Brown's speech should have been President's
WASHINGTON — Jerry Brown for president?
Maybe not, but it's striking how much more responsible and specific the California governor was in his State of the State address Monday than President Obama was in his State of the Union speech the week before.
The man once known as Governor Moonbeam sounded more like Governor Laser Beam when it came to addressing the state's fiscal crisis.
Obama waited until minute 35 to mention the nation's "mountain of debt." He then proposed almost nothing concrete to dig out from under it — certainly nothing politically risky.
Brown began with the subject of the state's dire fiscal situation and stuck to it.
"California faces a crisis that is real and unprecedented," he said. "Although our state's economy has started to recover, we will not create the jobs we need unless we get our financial house in order. ...
"Kicking the can down the road ... is simply out of the question. If you are a Democrat who doesn't want to make budget reductions in programs you fought for and deeply believe in, I understand that. If you are a Republican who has taken a stand against taxes, I understand where you are coming from.
"But things are different this time. In fact, the people are telling us — in their own way — that they sense that something is profoundly wrong. They see that their leaders are divided when they should be decisive and acting with clear purpose."
That was the kind of rise-above-partisan-politics message I was hoping to hear from the president. But the words above are Brown's, and they were coupled with a specific proposal: a call for a special election to let voters decide whether to extend for five years a set of temporary tax increases. Yes, you read that right: increases.
"From the time I first proposed what I believe to be a balanced approach to our budget deficit — both cuts and a temporary extension of current taxes — dozens of groups affected by one or another of the proposed cuts have said we should cut somewhere else instead," Brown noted. "Still others say we should not extend the current taxes but let them go away. So far, however, these same people have failed to offer even one alternative solution."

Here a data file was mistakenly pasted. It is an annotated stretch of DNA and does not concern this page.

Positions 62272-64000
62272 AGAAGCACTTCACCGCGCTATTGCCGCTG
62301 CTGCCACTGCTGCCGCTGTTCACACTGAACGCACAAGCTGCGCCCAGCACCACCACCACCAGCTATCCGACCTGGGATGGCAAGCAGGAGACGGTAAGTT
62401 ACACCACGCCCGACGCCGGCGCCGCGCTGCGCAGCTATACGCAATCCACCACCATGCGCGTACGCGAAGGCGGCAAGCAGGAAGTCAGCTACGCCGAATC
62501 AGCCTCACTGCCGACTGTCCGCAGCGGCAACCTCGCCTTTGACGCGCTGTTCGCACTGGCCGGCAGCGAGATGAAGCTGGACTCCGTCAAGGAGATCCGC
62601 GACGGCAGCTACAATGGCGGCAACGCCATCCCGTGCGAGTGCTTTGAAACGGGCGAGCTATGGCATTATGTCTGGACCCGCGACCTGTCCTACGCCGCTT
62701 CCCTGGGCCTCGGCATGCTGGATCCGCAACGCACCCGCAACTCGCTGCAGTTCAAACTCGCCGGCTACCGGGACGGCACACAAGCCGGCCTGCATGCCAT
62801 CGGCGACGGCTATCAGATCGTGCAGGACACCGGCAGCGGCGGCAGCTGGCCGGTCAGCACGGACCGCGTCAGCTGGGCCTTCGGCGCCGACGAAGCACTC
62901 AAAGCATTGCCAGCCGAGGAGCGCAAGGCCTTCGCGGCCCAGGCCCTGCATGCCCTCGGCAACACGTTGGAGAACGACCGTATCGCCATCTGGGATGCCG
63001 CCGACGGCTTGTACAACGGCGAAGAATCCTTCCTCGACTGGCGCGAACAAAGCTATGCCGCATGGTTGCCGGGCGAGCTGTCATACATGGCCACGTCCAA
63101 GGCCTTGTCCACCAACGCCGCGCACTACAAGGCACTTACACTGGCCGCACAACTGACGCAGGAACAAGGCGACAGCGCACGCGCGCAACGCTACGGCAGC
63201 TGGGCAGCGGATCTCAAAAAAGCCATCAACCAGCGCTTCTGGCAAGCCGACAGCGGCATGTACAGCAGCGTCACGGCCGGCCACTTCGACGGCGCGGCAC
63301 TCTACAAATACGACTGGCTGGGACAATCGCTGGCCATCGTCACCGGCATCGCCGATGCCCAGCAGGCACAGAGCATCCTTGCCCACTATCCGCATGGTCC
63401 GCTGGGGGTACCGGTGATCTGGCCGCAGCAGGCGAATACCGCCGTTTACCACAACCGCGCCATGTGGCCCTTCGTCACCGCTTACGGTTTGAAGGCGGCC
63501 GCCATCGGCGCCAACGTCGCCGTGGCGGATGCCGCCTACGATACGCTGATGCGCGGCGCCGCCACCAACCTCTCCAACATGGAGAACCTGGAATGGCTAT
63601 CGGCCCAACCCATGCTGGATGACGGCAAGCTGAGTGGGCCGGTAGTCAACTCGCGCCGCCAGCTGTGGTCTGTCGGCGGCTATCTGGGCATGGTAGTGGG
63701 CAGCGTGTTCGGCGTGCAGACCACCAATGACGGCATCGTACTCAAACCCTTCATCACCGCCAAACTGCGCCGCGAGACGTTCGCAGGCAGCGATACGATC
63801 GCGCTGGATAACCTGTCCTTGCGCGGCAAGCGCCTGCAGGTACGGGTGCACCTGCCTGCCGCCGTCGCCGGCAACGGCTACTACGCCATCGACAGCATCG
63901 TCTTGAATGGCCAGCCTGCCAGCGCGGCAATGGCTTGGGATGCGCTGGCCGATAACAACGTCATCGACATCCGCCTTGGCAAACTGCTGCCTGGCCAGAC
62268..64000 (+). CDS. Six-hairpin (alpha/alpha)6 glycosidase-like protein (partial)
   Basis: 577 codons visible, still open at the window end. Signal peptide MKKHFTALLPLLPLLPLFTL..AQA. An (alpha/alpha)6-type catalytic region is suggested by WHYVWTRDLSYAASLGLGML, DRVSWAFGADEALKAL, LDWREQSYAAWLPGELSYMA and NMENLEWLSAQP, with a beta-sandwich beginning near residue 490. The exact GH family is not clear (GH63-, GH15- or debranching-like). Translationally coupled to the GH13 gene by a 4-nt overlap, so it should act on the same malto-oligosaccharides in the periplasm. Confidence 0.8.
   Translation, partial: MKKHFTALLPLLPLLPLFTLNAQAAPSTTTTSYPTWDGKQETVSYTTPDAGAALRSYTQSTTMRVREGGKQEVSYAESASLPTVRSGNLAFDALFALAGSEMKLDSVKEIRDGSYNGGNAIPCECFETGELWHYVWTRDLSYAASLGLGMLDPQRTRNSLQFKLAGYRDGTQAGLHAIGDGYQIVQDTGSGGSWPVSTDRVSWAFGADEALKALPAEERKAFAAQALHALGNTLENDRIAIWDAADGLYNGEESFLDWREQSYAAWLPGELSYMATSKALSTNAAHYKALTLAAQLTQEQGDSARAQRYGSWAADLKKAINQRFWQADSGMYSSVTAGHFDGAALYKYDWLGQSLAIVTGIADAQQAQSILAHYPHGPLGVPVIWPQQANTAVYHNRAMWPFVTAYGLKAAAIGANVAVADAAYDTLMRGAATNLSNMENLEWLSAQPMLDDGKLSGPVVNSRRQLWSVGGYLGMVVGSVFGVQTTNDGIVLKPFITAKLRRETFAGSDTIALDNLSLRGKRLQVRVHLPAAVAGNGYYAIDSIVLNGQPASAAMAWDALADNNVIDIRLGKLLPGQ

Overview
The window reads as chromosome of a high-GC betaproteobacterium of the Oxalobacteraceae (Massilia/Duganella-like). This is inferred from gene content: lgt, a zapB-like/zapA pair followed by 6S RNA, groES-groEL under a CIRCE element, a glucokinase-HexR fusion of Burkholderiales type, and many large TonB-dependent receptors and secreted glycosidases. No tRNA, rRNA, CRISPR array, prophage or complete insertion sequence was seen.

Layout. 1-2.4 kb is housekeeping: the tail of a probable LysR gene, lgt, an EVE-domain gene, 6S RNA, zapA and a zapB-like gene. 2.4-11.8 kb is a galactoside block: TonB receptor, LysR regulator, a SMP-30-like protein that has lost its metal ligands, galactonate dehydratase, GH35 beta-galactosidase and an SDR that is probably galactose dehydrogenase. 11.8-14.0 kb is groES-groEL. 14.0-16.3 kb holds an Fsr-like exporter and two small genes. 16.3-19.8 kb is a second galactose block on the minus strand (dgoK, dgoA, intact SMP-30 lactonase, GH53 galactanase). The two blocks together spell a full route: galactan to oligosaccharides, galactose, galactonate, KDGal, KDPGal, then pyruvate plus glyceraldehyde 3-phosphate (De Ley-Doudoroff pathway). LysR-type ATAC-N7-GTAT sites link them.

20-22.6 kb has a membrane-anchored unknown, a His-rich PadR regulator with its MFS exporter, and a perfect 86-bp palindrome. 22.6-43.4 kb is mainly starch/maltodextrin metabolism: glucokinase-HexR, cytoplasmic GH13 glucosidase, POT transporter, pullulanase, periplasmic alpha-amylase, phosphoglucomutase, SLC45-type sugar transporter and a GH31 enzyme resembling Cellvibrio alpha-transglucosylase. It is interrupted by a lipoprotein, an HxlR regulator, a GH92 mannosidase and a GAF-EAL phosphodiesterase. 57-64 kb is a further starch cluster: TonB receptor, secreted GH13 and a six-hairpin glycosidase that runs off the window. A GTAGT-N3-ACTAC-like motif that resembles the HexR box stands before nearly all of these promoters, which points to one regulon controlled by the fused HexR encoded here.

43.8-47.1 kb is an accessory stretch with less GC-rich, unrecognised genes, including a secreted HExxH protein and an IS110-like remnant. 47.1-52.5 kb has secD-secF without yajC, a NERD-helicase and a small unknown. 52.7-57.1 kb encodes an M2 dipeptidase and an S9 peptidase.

Granted, Brown was forced into the position of cutting lemons from lemonade. He does not enjoy the presidential luxury of being able to run a giant deficit, and he faces a whopper of a gap: $25 billion over the next 18 months, that from a general fund that has already been trimmed from more than $100 billion to $87 billion.
Brown's budget would close about half the gap with tax increases and the other half with painful spending cuts — slashing assistance for children in low-income families, poor seniors and the disabled; health care for the poor; and education. Without the extra tax revenue, he warned, the cuts would have to go even deeper into education, prisons and health programs.
Although Democrats have a majority in the Legislature, putting the tax extension on the ballot requires a two-thirds vote, meaning that Brown must woo a handful of Republicans. That may be achievable: A recent poll by the Public Policy Institute of California showed two-thirds of the state's residents in favor of putting the tax extension on the ballot and a solid majority (58 percent) "generally satisfied" with Brown's hybrid budget approach.
I'm not suggesting that Obama endorse immediate cuts on a Californian scale. Those are not necessary and could hurt the still faltering recovery. But Obama — and the country — would benefit from a dose of Brown's precision and candor.
And the president might reflect on the lessons learned by Brown's Republican predecessor, Arnold Schwarzenegger, who told the Los Angeles Times last month that he erred by not forcing Californians to confront the severity of the state's fiscal situation at the start of his tenure. Instead, he finessed the problem by backing a ballot initiative to borrow $15 billion.
"It was a mistake," Schwarzenegger said. "I should've gone the other direction to early on solve the budget problem and use the political muscle I had in that first year in office."
Does Obama have enough muscle remaining? It's hard to know, since he shows so little inclination to use it.